In the photo below is Jesse Girl and on her first ever 'for real' tracking weekend as a young puppy and she found her own first deer, on her first day of deer season, baying it from a distance and then a couple days later she went in full force and fought with a big one enabling us to drop a deer on three legs that would have never hung on the wall as a trophy otherwise.
She took repeated licks and had scars to show for it as you can see below, but that deer and the glory was all hers that day!
I have intentionally stayed out of the limelight this past hunting season because there appears to be a lot of jealousy about my dogs past accomplishments and we have had a lot of new people who are having so much fun tracking, I gave the glory and stories I wrote to them. I made their stories the ones that I published because I want to cover the broad spectrum of deer hunting with tracking dogs as a necessity, and brotherhood or community thing. We all have a lot to learn about tracking deer with blood dogs and especially the catch dog variety, because this is something very new and long over due.
And before we were a community and shared stories on facebook, shots like the one below were always assumed to be a lost cause of recovery because a deer on three legs is in survival mode, and is a very mobile situation. A deer shot low on one leg, front or back, will cover a lot of ground and live a long time, if you don't have a dedicated tracking dog to push them, and cause the deer to bleed out or better yet, a fast running catch dog to stop 'em quickly and minimise the deers suffering!
I don't want my articles to be about me and my dogs, even though I could sell more dogs that way, my goal is to bring awareness to the importance of tracking dogs to anyone and everyone who hunts deer. Even the non-hunter, vegetarian animal lovers out there need to know that using a blood tracking dog is not illegal, unethical, or inhumane. And deer hunters who don't want to own or maintain a tracking dog all year long, need to understand the importance of knowing someone ahead of time, who has a blood tracking dog nearby ready to go if need be.
My articles also allow me to teach people about the variety of various breeds and how some dogs are actually better trackers in the deer season if they are the family pet in the off season.
Also the catch dog phenomenon is at a frenzy and is going to come and go, is my best guess because in the long haul, time will weed out the not so serious from the die hard trackers.
There are going to be many opinions of people who have never handled a catch dog or needed one to suggest what might happen if a certain group, sees this video on the internet or reads that story about catch dogs going too far(in their opinion) regarding animal cruelty and begins campaining to make laws to regulate or stop using catch dogs for wounded deer.... blah, blah, blah!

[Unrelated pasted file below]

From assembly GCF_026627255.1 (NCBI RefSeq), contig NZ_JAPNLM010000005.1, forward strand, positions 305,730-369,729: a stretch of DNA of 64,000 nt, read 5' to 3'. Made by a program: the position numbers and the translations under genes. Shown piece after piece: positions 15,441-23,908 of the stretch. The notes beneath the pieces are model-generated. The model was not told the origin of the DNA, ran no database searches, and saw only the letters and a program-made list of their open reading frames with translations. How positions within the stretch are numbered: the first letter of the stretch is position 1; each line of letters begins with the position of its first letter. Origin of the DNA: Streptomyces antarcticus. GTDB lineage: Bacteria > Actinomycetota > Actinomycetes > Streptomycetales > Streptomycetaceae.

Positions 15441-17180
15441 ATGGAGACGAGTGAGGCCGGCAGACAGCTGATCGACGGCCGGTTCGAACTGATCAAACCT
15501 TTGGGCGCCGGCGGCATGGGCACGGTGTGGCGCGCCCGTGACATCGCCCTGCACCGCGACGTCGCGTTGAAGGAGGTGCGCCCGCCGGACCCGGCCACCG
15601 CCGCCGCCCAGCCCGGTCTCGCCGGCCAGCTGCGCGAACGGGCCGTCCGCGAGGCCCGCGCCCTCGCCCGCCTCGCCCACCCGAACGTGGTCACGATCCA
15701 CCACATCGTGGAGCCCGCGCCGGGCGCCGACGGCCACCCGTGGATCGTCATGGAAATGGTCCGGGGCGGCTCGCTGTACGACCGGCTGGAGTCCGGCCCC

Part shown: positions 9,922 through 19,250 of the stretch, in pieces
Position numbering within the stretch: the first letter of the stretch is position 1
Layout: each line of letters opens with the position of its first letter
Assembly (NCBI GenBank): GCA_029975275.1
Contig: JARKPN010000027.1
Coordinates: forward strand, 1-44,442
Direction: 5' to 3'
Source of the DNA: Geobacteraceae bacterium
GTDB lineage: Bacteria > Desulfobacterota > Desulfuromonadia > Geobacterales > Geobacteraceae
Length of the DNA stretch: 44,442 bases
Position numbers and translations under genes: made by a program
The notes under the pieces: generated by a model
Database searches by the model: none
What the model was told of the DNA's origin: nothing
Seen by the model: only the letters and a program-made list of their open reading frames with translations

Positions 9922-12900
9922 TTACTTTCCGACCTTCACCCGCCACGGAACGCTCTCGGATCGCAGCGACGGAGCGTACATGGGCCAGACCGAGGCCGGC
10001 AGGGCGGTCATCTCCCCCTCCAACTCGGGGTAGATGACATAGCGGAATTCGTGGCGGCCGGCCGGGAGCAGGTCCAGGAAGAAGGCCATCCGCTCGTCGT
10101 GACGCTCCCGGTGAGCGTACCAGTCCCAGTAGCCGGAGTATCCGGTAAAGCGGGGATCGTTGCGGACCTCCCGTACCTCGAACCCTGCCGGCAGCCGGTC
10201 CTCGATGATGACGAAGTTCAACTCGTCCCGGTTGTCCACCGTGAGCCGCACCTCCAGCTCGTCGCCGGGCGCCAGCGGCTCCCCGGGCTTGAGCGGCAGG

A hunter needs a man and a dog if he doesn't have his own blood tracking dog to bring a swift END to the deers suffering or we have to suffer a possible waste of meat to the coyotes as you can see in the photo below.
I don't care how it looks to 'outsiders', because a man with boots and blood on the ground must make critical decisions and does what he got to do to recover a wounded deer. Not only the man, but the running catch dog makes life threatening choices to engage or not and it is always a team effort that brings the meat home. And that is not open to negative negotiation or discussions with 'outsiders'. If you are not a deer hunter, and don't want to see a catch dog run down and catch or drown a wounded deer, DON'T WATCH! I on the other hand love it and judging by Sarge's pose below, so do the dogs!
Catch dogs is the most efficient and humane end to a wounded deers suffering. And as far as the dog going into harms way, and risking his life by catching, it is his choice and his call because you can't make or train a dog to do it. And as you can see in the photo below it sometimes it gets very dangerous.
He is born a tracking catch dog or he will never be one. And typically a catch dog is fast, agile, tough and smart enough to survive!
He is having fun, and in his element, but he is not unaware of the danger of a wounded buck turning on him because it happens regularly for dogs that track off leash, although most people on the outside, the hunter, or even the handlers don't see it! Which is why I like to train and track with more than one dog at a time, purely for the safety of the dog.
To answer the question of the title of this article:
In the end to catch or not to catch is not so much a hunter or handlers choice as it is up to the dog.